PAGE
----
Amanda Nunes is one of the greatest female fighters to ever grace the octagon. After going 2-1 in her first three fights in the UFC, Nunes was regarded as just another competitor in the women's bantamweight division, back when Ronda Rousey was the reigning champion.
Nunes made her way up the rankings with wins over Shayna Baszler, Sara McMann and Valentina Shevchenko to earn a title shot. In 2016, she won the title with a scorching first-round submission victory over Miesha Tate.
She then beat Rousey, cementing her status as the best female at 135 pounds in the world. With no new contenders for then-featherweight queen Cris Cyborg, Nunes made a successful move up a division to become the first-ever two-division female champion.
All the way until late 2021, Nunes held the No.1 spot in the women's pound-for-pound rankings. She defended her bantamweight title five times, in addition to defending her featherweight strap twice. It felt as though the self-proclaimed GOAT was running out of real challengers going into UFC 269, where she took on Julianna Pena, who was 2-2 in her last four fights.
Pena took the fight to Nunes unlike anyone had done previously, repeatedly catching the long-reigning titleholder with her jab. In the second round, the champion looked noticeably fatigued. Sensing her opportunity, Pena dragged the Brazilian down to the mat and locked in a rear-naked choke to complete one of the biggest upsets in combat sports history.
#2. Jose Aldo – former UFC featherweight champion
At the height of his powers, Jose Aldo was one of the most dominant UFC champions ever. Despite his losses to former featherweight king Max Holloway and reigning titleholder Alexander Volkanovski, Aldo still has a legitimate case for being the greatest 145-pounder in promotional history, considering his incredible five-year unbeaten run atop the division.
In actuality, Aldo's unbeaten run at 145 pounds was over a decade long. He was the reigning champion in the WEC before the UFC's absorption of the former's roster and was directly handed the featherweight belt in his new promotion.
In many ways, Jose Aldo was way ahead of his time. While the calf-kick is a prevalent weapon in MMA today, the technique hasn't been around for all that long. Aldo was well-known for his ability to cause devastatingly crippling damage to his opponent's legs en route to winning fights. His slick Muay Thai and sprawl-and-brawl approach made him one of the most well-rounded fighters at the time.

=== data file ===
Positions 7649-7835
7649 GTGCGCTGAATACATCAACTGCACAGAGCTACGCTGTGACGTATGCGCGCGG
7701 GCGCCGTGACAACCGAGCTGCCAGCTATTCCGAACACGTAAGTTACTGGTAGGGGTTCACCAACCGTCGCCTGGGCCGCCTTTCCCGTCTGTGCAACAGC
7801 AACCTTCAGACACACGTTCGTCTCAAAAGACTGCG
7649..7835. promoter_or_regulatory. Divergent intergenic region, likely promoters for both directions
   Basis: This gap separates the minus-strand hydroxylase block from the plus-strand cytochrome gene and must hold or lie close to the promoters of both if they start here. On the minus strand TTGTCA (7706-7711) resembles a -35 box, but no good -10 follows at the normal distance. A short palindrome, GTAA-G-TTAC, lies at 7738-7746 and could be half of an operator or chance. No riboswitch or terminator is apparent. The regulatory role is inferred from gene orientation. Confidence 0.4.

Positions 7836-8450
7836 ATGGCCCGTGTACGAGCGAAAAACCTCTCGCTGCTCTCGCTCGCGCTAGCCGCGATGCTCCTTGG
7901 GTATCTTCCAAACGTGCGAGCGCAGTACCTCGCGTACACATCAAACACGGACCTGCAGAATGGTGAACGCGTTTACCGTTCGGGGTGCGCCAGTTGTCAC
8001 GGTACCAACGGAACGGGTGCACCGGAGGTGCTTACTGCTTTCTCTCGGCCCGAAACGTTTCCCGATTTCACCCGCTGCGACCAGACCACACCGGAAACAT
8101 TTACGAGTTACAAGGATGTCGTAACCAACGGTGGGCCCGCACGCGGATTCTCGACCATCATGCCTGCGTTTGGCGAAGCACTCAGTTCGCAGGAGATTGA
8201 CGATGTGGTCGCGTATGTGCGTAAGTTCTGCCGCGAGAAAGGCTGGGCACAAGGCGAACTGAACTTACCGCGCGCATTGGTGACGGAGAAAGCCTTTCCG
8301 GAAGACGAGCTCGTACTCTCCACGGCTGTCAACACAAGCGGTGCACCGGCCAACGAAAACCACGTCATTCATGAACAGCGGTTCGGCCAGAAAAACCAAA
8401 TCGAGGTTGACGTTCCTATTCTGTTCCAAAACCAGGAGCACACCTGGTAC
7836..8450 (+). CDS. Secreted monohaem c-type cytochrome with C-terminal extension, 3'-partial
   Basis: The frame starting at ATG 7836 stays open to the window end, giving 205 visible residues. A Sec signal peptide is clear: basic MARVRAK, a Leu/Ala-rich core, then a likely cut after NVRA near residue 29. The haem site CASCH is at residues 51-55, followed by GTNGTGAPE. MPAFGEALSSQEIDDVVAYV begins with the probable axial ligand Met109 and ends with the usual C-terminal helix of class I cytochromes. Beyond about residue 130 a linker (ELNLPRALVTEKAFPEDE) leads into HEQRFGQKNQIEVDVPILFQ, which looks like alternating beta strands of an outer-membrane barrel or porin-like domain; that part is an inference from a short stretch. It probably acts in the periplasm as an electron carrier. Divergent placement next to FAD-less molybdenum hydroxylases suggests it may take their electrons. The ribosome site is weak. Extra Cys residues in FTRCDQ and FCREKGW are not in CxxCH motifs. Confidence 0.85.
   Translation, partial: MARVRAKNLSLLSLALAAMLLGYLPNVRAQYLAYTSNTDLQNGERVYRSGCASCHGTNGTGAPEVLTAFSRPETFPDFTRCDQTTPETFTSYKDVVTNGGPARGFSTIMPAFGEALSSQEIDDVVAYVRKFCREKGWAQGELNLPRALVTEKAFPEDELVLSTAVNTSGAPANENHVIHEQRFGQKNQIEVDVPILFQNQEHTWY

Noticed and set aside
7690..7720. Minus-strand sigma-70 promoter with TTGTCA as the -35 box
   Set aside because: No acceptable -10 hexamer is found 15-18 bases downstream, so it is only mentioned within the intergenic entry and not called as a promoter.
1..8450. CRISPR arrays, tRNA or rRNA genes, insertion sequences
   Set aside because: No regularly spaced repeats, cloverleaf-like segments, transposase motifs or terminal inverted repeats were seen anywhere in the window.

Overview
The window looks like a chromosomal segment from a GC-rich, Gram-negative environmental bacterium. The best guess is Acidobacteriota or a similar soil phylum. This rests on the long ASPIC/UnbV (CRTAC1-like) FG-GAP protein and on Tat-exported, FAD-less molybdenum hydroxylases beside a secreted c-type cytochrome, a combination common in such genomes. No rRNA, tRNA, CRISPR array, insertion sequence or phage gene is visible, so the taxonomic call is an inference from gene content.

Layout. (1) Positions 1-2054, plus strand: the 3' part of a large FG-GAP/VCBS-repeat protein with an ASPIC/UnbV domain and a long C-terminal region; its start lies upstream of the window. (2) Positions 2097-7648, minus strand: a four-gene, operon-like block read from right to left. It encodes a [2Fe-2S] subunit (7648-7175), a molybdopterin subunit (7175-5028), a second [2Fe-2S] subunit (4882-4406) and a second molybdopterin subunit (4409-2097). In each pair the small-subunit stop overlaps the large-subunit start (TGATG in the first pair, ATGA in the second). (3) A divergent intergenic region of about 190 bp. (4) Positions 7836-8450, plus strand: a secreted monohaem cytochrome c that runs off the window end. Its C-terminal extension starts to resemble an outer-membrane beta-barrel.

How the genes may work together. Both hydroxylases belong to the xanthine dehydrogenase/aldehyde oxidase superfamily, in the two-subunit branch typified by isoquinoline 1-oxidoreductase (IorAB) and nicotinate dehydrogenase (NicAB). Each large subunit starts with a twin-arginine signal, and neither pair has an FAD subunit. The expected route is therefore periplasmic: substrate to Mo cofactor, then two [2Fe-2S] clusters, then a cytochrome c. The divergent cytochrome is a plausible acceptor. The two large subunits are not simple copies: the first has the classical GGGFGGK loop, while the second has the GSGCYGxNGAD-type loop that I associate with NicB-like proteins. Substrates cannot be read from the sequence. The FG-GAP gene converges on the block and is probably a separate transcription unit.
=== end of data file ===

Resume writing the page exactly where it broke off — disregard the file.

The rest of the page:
Unfortunately for Aldo, the nature of his eventual title loss will forever taint the greatness of his scintillating championship run. Conor McGregor shook up the MMA world in style at UFC 194, knocking out the long-reigning champion just 17 seconds into their bout and handing the Brazilian his first loss since 2005.
#1. Anderson Silva – former UFC middleweight champion
Between 2006 and 2013, there were no fighters like Anderson Silva. In his prime, Silva was renowned for his fight-ending ability. Upon joining the UFC, he went on a scorching 16-fight winning streak, comprising 14 finishes. His incredible run saw 'The Spider' cement his legacy as one of the greatest MMA fighters of all time.
Most of the bouts in the Brazilian's 15-fight win streak were middleweight championship matchups. He became the 185-pound champion in 2006 and went on to defend his title 10 times. Such was his dominance, he would regularly take up light heavyweight bouts when there was no clear-cut No.1 contender at middleweight.
With each title defense, Silva seemingly became even more untouchable. At times, it almost felt like he was bored in the octagon and would resort to showboating to make the fights somewhat competitive.
In 2013, the dominant Brazilian champion took on Chris Weidman. Weidman held a perfect 9-0 professional record and was coming off a statement-making TKO victory over Mark Munhoz. Few could have predicted the stunning nature of the American's impending knockout victory.
Silva unwisely utilized his trademark taunting tactics in the second round, mocking his opponent while showboating. Unfazed, Weidman closed the distance and finished 'The Spider' with a barrage of punches.